Tried to stretch a fairway wood, found trouble
Lexi Thompson, the LPGA's newest major champion, shows how to smash it
With water long the bunker skull is instant death
The one thing you have to get right
Keep your elbows firm or soft through impact
Fix these two mistakes, and start rolling them in
See the great moves and perfect positions of The Slammer in a never-before-seen 1950 photo sequence. Words can't describe Sam's fluid tempo, his awesome power.
Rory's swing is "untouched"– free-flowing and natural. View his swing in action.
On long bunker shots, take more sand
Hitting it flush is like shooting an arrow. Analysis by Golf Digest Teaching Professional Jim McLean.
Letting his head move unhinged keys Adam Scott's excellence off the tee
What he's doing right—and how it can help your game
Our secrets for improving distance and accuracy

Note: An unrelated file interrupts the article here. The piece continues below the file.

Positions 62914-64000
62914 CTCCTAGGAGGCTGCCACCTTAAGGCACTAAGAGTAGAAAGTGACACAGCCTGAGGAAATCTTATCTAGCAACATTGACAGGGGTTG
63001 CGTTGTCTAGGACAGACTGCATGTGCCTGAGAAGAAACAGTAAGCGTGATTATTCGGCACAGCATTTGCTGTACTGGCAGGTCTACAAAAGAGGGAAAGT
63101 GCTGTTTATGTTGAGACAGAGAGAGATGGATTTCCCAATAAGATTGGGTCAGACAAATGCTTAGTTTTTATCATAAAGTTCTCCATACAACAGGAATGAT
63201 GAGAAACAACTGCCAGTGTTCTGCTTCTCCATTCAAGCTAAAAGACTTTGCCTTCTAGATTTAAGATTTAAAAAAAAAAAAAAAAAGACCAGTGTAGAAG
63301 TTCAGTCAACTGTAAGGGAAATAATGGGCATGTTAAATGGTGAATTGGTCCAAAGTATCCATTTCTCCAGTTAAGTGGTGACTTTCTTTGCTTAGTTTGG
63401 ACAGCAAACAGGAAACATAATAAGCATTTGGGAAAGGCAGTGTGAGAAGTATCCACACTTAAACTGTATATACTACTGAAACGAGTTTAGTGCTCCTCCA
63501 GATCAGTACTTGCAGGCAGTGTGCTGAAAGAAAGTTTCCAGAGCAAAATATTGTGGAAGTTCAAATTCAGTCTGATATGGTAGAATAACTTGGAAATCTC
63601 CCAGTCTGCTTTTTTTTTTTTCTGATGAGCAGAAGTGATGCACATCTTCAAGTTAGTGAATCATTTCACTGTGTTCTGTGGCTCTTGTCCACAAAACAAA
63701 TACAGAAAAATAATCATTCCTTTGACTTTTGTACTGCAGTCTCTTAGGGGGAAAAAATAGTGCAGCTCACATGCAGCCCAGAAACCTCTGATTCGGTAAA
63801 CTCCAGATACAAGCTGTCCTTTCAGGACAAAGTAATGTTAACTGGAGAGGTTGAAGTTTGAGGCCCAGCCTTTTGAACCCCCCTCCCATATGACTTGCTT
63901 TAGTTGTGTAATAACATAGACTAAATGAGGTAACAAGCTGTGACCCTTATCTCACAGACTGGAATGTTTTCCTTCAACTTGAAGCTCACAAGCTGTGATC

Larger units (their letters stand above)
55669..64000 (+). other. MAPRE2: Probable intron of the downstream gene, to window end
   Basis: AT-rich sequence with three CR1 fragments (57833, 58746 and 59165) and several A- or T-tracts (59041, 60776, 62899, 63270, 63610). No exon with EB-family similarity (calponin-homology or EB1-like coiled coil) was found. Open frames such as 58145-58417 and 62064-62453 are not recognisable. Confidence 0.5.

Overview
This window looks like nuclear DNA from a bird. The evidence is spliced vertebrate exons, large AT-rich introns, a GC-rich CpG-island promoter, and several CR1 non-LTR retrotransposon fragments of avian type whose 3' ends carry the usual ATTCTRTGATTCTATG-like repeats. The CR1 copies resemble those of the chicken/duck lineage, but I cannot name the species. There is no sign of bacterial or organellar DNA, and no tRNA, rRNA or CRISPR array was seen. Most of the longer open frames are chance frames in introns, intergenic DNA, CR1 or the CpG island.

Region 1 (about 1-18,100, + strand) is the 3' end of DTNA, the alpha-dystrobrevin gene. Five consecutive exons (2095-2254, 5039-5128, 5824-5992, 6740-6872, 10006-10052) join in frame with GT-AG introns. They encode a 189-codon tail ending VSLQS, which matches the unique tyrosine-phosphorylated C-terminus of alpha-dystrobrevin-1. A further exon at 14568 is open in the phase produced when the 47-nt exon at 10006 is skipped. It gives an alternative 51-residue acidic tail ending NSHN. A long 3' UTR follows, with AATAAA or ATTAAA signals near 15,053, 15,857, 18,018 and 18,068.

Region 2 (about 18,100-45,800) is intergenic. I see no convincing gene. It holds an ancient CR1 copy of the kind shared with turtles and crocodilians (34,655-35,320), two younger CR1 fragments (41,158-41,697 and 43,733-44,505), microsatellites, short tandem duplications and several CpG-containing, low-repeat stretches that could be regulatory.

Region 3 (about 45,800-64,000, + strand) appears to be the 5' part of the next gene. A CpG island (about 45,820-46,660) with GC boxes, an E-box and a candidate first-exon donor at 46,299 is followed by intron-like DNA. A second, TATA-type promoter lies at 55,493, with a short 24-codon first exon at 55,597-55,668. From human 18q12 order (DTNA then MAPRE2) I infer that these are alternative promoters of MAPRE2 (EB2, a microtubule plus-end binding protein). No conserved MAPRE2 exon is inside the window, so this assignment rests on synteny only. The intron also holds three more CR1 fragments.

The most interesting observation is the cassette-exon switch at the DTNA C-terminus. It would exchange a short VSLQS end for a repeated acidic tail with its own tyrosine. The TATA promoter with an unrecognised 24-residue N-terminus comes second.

One setup adjustment for consistently solid shots
Bow your left wrist through impact to pinch iron shots off the turf
Too often I see golfers trying to swing in a way that doesn't work with their physical capabilities. They end up never realizing their potential or, even worse, getting hurt. For the young, limber player, a body-driven swing is often the way to go. It involves swinging from the center outward, with the big muscles in the trunk and legs doing all the work. The preferred shot is often a fade. For the older player in search of more power, the draw usually works better. By focusing on the hands and arms and incorporating more lateral body movement in the swing, a less flexible golfer can become more of a free swinger, and that means more distance. Here I'll walk you through two model swing sequences: one for young, athletic types and one for older, less flexible golfers.
Bag your wedge and play a little 9-iron runner